Finally, the person who ought to be watching proceedings in Iran very closely is Recep Tayyip Erdoğan. He seems keen on establishing in Turkey a theocratic Islamist regime similar to that of Iran, and the two countries are keen allies in the stand-off between the various Arab countries in the Gulf. If the Iranian regime falls the one that replaces it might not like him very much. The Turkish people might also get the idea that they have options to resist encroaching religious despotism after all.

All in all, this is encouraging. Let’s see what happens.

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Recep Erdogan, leader of Muslims

From the BBC:

Turkish President Recep Tayyip Erdogan has urged leaders of Muslim nations to recognise Jerusalem as the “occupied capital of the Palestinian state”.

The BBC’s Mark Lowen in Istanbul says the rhetoric at the start of the OIC summit was strong.

But the question is what in practice the grouping can do, he adds, given the fact some members are more pro-Trump than others.

Actually, the issue has little to do with Trump. Every generation a Muslim leader fancies himself as the leader of Muslims everywhere or, to begin with, regional boss: the Saudis, being custodians of the two holy sites, believe it should be their king; Egypt’s Nasser pushed his way to the front during the years when Arab nationalism was fashionable; Libya’s Gaddafi was always blathering about forming some pan-Arab-African union or other, headed by himself of course; the Iranians don’t shy away from the role of religious leadership especially among the Shia, but have now spilled into Sunni areas like Syria and Qatar where previously they weren’t welcome. Now we have Erdogan putting himself forward as the natural leader of the region and, he hopes, Muslims everywhere.

He might as well try putting himself at the head of the Combined Manchester and Liverpool Football Supporters Club while wearing a red shirt. If there is one thing Muslims in the Middle East hate more than Jews it is other Muslims from a different sect or tribe thinking they’re in charge. Erdogan probably lacks the self-awareness and sense of Arab history to understand that any attempt to rally Muslims under his banner will be met with suspicion as to his motives, and have the Saudis calling the Israelis for transcripts of his phone calls.

One of the main reasons Israel has survived for so long is because its enemies are more distrustful of one another than they are of Israel itself. Erdogan is probably going to find this out before too long:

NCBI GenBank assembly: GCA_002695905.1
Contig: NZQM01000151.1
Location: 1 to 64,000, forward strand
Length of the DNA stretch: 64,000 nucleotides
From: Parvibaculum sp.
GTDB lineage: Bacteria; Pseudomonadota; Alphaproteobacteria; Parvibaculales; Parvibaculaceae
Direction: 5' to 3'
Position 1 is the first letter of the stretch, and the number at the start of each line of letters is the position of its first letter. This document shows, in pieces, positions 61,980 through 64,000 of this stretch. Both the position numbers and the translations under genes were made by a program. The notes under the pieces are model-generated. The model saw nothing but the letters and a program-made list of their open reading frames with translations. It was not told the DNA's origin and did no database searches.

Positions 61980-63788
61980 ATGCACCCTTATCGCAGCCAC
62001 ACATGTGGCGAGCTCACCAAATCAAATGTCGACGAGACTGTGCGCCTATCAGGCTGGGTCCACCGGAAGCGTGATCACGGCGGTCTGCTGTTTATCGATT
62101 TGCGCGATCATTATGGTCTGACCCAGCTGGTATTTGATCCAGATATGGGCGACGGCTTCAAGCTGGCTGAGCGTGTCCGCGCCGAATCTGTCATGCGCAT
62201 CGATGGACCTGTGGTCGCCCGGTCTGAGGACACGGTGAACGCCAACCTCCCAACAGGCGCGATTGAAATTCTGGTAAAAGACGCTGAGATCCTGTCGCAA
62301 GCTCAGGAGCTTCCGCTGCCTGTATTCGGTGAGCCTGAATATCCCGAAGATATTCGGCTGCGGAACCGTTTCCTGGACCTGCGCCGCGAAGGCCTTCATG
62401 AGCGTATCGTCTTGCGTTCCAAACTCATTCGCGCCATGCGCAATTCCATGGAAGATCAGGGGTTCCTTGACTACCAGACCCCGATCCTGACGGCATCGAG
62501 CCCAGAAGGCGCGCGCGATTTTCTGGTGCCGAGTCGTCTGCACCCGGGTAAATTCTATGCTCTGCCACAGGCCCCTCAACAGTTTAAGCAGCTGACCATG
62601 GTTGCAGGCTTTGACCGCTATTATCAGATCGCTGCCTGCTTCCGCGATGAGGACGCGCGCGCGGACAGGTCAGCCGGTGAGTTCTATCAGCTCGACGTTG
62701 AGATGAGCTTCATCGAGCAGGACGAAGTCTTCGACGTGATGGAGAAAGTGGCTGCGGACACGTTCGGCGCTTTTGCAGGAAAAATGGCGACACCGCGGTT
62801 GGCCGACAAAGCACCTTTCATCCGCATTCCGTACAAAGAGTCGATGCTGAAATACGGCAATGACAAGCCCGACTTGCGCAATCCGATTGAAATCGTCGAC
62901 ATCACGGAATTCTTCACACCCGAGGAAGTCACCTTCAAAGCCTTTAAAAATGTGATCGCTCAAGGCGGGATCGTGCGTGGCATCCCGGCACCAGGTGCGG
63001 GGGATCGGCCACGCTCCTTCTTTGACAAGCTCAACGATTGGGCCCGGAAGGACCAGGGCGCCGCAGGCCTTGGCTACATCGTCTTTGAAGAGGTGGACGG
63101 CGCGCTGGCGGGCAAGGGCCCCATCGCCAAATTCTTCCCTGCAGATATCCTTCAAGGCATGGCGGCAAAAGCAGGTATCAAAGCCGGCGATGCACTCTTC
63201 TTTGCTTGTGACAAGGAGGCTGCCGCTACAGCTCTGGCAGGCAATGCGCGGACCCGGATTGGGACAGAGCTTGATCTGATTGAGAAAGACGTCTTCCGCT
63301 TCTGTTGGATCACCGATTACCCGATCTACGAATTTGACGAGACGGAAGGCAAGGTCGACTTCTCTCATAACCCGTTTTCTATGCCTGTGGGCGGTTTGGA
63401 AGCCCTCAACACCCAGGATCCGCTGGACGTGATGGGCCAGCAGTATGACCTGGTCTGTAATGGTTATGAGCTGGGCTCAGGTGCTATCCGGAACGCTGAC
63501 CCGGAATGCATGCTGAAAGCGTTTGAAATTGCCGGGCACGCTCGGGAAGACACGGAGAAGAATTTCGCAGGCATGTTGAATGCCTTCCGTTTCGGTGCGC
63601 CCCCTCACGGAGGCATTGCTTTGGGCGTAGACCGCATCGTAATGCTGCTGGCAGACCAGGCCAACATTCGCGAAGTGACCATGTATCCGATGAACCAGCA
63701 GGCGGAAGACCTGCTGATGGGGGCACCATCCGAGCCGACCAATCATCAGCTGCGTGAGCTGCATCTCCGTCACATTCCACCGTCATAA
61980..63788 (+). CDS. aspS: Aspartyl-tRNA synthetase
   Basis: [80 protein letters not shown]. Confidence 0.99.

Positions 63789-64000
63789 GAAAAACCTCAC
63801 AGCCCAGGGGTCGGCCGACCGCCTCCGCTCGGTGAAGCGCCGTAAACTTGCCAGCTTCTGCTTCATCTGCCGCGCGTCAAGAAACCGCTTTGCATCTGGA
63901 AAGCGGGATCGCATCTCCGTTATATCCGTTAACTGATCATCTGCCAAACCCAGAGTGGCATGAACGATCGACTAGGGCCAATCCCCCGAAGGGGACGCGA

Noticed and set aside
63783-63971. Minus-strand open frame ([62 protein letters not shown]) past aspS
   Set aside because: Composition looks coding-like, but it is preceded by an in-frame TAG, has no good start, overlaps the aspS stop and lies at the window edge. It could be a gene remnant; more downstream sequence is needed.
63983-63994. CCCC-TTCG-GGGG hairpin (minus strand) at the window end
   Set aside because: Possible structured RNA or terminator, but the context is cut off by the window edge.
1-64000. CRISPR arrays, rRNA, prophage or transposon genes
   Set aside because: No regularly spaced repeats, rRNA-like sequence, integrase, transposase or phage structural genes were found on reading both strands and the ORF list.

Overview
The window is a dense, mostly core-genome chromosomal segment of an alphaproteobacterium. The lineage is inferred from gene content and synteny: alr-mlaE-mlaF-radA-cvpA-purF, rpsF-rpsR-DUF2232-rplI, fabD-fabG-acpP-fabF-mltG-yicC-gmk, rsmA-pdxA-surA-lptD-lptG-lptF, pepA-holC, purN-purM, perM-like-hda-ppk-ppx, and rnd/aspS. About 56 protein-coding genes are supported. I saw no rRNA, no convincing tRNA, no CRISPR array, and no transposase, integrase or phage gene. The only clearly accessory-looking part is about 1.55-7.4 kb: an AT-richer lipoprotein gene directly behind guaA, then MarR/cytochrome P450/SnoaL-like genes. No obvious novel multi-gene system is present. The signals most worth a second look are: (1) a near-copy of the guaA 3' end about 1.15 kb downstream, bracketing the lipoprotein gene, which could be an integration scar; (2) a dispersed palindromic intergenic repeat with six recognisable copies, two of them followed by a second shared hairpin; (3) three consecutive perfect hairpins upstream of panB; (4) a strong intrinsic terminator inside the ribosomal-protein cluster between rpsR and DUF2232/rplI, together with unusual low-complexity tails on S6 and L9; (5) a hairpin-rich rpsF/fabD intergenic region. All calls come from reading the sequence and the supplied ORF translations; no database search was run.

Mr Erdogan instead urged a unified response by Muslim nations to Mr Trump’s Jerusalem decision.

“I invite all the countries that value international law and justice to recognise Jerusalem as the occupied capital of the Palestinian state,” he said.

Good luck with that.

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Trump is a Puppet of [Insert Country]!

From the Washington Post:

Erdogan’s government began cultivating Donald Trump’s team before the election. Michael Flynn, then a campaign aide, was hired as a pro-Turkey lobbyist, and his firm continued to receive Turkish money during the transition. After Flynn resigned as national security adviser in February, the Turks began working with Rudy Giuliani, a close Trump adviser.

So, having utterly failed to turn up a shred of evidence of collusion with Russia, those who don’t like Trump move the narrative effortlessly onto collusion with Turkey.

Is anyone sane still listening to this crap?

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Minorities and Trump

Via the comments at David Thompson’s place, I bring you this televised discussion from Australia’s ABC featuring our favourite Laurie Penny. Naturally, she kicks things off by pandering to whatever oppressed minorities she thinks are within earshot…

I’d like to start by acknowledging the traditional owners of the land we’re meeting on. I’m really hoping I’m going to say this right! The Wurundjeri people of the Kulin nation, and pay my respect to their elders past, present and future.

…before addressing the global issues of the day by talking mostly about herself. So far, so Laurie, but this isn’t really what I want to write about.

What’s more interesting is this statement made by one of the other panelists by the name of Amani Al-Khatahtbeh, an American who is the founder and editor of MuslimGirl, an online magazine for Muslim women:

I think the problem is that people are voting for Trump in the first place. You know, I think THAT’S the problem that we have to address here, not the way that we choose to respond to that. If anything, we should make it so that there’s zero tolerance for those kind of attitudes to exist within our society. There’s no room for that type of intolerance. I mean, look at what happened, right? We started giving Trump air time in the media and giving him an opportunity to present his racist ideologies as a position on a policy platform.

It resulted in him actually getting elected. And now it resulted in white supremacist rallies in the streets, Neo-Nazis going like this again. You know, we really just regressed several generations backward. All this hard work for us to get to this point to make it unacceptable to be racist? Now it’s out in the open again.

Naturally, nobody challenged her on this, with the host preferring to lob soft questions at the panelists, who were all in agreement with one another.